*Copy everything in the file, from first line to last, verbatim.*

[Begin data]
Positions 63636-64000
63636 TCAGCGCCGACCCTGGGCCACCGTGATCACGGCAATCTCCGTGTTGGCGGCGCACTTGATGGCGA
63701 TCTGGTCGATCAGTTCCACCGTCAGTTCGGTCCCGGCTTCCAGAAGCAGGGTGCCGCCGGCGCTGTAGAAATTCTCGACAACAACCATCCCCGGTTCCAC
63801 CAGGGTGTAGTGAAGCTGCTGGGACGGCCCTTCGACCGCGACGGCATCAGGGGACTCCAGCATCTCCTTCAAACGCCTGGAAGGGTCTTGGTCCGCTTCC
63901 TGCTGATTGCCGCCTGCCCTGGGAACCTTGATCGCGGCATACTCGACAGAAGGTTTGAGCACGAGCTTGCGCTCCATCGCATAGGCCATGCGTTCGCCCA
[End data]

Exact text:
Positions 63636-64000
63636 TCAGCGCCGACCCTGGGCCACCGTGATCACGGCAATCTCCGTGTTGGCGGCGCACTTGATGGCGA
63701 TCTGGTCGATCAGTTCCACCGTCAGTTCGGTCCCGGCTTCCAGAAGCAGGGTGCCGCCGGCGCTGTAGAAATTCTCGACAACAACCATCCCCGGTTCCAC
63801 CAGGGTGTAGTGAAGCTGCTGGGACGGCCCTTCGACCGCGACGGCATCAGGGGACTCCAGCATCTCCTTCAAACGCCTGGAAGGGTCTTGGTCCGCTTCC
63901 TGCTGATTGCCGCCTGCCCTGGGAACCTTGATCGCGGCATACTCGACAGAAGGTTTGAGCACGAGCTTGCGCTCCATCGCATAGGCCATGCGTTCGCCCA